Once again, family became a determining factor.

Adrian’s nephew, Tony Hendriks, proved to be just the right person. From the age of 14, Hendriks had been working in the grocery business in his hometown of Vineland. He started as stock boy, working part-time through high school and college.

At family parties, Hendriks recounts that he and his uncle would talk incessantly about the grocery business. It was almost as if Uncle Adrian was preparing the young Hendriks for his ultimate career.

By the time the de Laats needed a store manager, Tony, now in his mid-fifties, was ready for the job.

“Adrian was really my mentor,” Hendriks says. “Everything I know about the grocery business, I learned from him.”

By 1999, Hendriks had not only learned every aspect of the business, he and his wife Michele had purchased the franchise from his aunt and uncle.

“It is a neat family legacy that we have been successfully in the same place — the same business — for 40 years.”

Hendriks attributes his belief that employees are family, to the way his uncle related to the store team.

“I now hire more on attitude and outlook, than skill,” says Hendriks. “I can teach people pretty much all they need to know. But I need to have a great attitude first.”

Not surprisingly technology has dramatically changed the grocery business in the past three decades. Pricing, in-store promotion, signage and ordering are almost totally automatic.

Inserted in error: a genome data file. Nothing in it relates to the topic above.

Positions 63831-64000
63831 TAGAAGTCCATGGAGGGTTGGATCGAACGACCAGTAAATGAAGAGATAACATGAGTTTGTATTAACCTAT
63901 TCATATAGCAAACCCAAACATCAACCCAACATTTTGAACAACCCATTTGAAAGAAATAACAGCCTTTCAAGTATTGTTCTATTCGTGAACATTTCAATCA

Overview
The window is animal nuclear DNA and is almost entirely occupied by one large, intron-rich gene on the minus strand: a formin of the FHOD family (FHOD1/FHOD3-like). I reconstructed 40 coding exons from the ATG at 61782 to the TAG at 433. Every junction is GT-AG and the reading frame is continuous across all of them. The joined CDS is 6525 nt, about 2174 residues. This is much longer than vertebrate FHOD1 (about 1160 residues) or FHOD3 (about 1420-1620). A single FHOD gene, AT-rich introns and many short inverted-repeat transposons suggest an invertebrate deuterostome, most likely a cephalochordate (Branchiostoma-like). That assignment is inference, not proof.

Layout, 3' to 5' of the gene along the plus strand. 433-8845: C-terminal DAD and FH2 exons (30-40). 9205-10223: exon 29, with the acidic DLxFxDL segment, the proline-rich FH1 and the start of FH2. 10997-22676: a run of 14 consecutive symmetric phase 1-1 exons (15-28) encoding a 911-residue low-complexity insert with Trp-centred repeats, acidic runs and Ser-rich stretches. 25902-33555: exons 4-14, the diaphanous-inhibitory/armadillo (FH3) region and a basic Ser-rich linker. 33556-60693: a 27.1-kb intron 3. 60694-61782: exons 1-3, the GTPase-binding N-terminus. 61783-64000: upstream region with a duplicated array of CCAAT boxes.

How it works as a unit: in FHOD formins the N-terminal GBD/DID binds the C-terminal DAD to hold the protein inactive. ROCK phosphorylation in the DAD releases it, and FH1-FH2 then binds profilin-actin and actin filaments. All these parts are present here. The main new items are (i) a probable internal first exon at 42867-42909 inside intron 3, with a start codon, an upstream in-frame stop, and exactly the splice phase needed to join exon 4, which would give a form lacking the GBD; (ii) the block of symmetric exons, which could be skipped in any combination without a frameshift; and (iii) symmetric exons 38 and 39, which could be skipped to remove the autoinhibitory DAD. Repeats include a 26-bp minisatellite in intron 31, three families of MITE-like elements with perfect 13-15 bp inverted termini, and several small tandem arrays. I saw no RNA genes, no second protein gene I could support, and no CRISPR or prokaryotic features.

“Sure, technology has changed a lot over the years. But not the need for good customer service. It really determines the relationship you have with your customers.”

One of the challenges of a small store (Valu-mart’s 6,000 square feet is small by any measure; the biggest Loblaw stores can be up to 100,000 square feet) is fighting for products that reflect the demographics of local customers and the produce available from the local agriculture sector.

“We have to push back for our customers,” Hendriks says — defending his customers’ needs is important to him. “Our customers’ product choices are much different than the average rural community.”

On top of that, he says, customers tastes have also changed. “We’ve changed from a lot of package items to many gourmet items, organics, vegetarian products and so on. People are becoming more and more passionate about their food.

“We’ve also had to convince Loblaw to engage local food producers, so the system can allow us to buy local.”

Hendriks believes too much technology can take the humanity out of the interaction with customers. “Our store is the meeting place. It is a place to catch up with each other. Our staff know so many customers by name — it is the essence of what we are.

“There are bigger stores now you can go to. Most of our customers come here because it’s convenient and it’s personal.”

Hendriks says he wouldn’t want to run a big store. “No way. It takes the personal touch away from running your business. I’d rather be in the store talking with our customers or unloading the trucks with our team, than sitting in an office.”

It is almost as if Hendriks’ staff and customers are part of his family, too.